Controlled inertial loading of the head was used in an experimental setting producing varying degrees of ischemic changes in the brains of subhuman primates. Sampling from frozen coronal sections of the brain enables one to quantitate the ATP levels of the local specimens and, subsequently, to map the topographical distribution of this biochemical indicator of ischemia.
In parallel with the subhuman primate studies a series of physical model experiments were conducted in order to estimate the magnitude of the strains produced throughout the surrogate brain material under identical loading conditions. Based upon isolated vascular tissue experiments we have been able to demonstrate a strain-dependent vasoconsuiction that occurs in the vessel under conditions of high strain rate extension. We, therefore, hypothesized regional changes in cerebral blood flow would accompany changes in the strain field.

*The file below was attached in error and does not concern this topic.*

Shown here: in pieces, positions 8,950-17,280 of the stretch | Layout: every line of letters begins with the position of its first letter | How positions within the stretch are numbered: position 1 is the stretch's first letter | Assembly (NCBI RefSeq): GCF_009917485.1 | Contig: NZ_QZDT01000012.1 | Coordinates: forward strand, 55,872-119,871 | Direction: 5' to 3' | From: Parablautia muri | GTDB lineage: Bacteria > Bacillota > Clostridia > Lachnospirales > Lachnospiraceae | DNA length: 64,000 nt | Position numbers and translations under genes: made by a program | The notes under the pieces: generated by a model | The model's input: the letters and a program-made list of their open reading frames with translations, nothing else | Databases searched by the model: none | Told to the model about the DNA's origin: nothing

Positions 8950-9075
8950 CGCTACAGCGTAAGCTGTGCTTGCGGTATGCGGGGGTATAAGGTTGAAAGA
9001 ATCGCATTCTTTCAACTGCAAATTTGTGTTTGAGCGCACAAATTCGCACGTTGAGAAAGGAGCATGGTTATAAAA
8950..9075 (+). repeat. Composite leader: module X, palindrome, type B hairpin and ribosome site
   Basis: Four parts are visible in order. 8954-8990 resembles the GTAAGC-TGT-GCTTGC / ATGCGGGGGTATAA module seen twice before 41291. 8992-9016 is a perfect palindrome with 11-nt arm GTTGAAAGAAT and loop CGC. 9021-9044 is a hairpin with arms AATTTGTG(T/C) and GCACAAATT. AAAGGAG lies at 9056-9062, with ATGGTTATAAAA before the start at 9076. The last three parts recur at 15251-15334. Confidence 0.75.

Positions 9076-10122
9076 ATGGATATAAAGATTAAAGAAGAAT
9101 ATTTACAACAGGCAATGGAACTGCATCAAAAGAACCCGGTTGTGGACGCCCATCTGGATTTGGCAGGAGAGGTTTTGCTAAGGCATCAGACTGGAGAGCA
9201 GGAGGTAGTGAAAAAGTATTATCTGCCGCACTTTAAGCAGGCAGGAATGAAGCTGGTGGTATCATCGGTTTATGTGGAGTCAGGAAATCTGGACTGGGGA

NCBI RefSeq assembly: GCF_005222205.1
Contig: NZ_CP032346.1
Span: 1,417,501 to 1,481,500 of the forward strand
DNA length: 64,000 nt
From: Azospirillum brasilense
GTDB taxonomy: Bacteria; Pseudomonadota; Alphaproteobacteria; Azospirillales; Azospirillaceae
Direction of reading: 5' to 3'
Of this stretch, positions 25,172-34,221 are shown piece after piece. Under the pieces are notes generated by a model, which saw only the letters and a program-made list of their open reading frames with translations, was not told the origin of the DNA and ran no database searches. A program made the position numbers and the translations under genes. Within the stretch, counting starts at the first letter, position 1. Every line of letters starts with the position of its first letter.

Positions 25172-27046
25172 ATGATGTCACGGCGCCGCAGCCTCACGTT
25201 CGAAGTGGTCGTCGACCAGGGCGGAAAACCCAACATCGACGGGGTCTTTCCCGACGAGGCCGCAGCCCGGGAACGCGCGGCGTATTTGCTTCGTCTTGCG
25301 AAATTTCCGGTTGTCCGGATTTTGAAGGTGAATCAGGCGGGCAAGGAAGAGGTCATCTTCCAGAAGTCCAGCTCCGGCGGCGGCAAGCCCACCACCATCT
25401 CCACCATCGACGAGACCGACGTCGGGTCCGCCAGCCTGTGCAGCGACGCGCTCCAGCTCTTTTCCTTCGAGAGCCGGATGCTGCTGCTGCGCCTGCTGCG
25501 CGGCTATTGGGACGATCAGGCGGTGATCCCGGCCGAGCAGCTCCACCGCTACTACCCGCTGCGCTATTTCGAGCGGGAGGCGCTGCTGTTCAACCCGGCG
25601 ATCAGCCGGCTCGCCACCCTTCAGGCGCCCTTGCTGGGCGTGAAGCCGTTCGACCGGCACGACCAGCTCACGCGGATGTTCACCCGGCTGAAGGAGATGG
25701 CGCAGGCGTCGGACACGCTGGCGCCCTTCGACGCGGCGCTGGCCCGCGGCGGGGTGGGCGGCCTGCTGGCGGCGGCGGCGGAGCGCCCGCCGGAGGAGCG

We have mapped the strain field onto the topographic distribution of the alterations in ATP levels and have demonstrated a correlation between the magnitude of the principal strains and the degree of ischemic change. This finding should be considered in the context of the development of improved head injury tolerance criteria, in that a threshold exists for ischemic brain damage as a function of acceleration of the head through the mechanism of strain-dependent vasoreactivity.